Alleviation of heavy metal stress by arbuscular mycorrhizal fungi and jasmonic acid in maize plantsSamia M. El- Kahllal ; aboghalia, hoda
AbstractThe responses of maize plants grown in sterilized sand loamy soil to addition of different concentrations of zinc or chromium (0, 1, 2 and 4 mM) in presence or absence of arbuscular mycorrhizal (AM) fungi (Glomus fasciculatum) and / or jasmonic acid (JA) [the hormonal regulator involved in plant responses to abiotic and biotic stress] were investigated in pot experiments . In general, addition of zinc or chromium especially at high levels to the growth medium of maize plants reduced all growth parameters (plant height, number of leaves, leaf area, stem thickness, fresh and dry matter and photosynthetic pigments). However, the presence of AM fungi and JA individually or in combination statistically increased value of all the previous parameters. In presence of AM fungi and JA a marked increase in N, P, K and Mg contents in roots and leaves of maize plants occurred, but Zn or Cr accumulation decreased and their accumulation was higher in roots than in shoots. The accumulation of total soluble sugars, proline and total free amino acids in maize plants in presence of AM plus JA, indicate increased tolerance in plant to zinc and chromium stress. Mycorrhizal colonization was adversely affected by zinc or chromium; however, high levels of colonization still occurred at even the most toxic levels. The increase in mycorrhizal inoculation effect (MIE) with increasing Zn or Cr concentrations, indicate that the plants became highly mycorrhizal dependant.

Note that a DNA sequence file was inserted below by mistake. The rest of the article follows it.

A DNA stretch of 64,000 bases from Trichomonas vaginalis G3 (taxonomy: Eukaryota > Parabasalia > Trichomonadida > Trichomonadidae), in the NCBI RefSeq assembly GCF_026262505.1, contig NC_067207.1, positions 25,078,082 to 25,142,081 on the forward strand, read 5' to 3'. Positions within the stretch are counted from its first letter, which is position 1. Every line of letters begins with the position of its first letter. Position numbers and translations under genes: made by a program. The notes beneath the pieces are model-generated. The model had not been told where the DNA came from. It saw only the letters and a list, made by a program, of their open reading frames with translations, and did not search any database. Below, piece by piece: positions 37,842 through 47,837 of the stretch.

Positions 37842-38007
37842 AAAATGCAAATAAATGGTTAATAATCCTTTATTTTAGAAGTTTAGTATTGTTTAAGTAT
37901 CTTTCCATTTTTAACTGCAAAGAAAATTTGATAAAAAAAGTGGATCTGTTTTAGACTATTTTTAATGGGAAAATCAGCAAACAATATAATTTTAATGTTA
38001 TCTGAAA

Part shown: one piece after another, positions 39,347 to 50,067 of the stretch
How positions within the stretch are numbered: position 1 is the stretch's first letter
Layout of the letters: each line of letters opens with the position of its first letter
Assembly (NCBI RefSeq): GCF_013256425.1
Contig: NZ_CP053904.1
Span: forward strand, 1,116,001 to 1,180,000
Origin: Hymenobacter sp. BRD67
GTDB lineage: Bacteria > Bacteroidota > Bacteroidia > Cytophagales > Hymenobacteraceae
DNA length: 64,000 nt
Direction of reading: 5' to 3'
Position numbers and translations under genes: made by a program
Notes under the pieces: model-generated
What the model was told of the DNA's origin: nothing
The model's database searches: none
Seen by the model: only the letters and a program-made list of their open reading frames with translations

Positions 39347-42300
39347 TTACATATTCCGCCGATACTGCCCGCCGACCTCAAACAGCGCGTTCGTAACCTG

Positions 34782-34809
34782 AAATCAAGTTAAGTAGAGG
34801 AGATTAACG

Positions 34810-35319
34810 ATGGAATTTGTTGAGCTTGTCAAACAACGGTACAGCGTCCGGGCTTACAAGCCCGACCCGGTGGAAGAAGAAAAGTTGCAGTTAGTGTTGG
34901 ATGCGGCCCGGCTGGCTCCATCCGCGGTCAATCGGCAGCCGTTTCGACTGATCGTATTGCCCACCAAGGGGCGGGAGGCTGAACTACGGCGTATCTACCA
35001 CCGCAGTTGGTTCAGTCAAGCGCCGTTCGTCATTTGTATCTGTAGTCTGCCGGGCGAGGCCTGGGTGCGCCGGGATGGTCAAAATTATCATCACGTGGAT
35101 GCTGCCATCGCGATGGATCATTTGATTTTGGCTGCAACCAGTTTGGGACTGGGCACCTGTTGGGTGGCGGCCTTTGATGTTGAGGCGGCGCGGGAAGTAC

|Keywords||Heavy metals, Zinc and chromium, Arbuscular mycorrhiza, Jasmonic acid, Zea mays, Phytoremediation||Issue Date||2005||Journal||Egypt. J. Bot||URI||http://research.asu.edu.eg/handle/123456789/1948|
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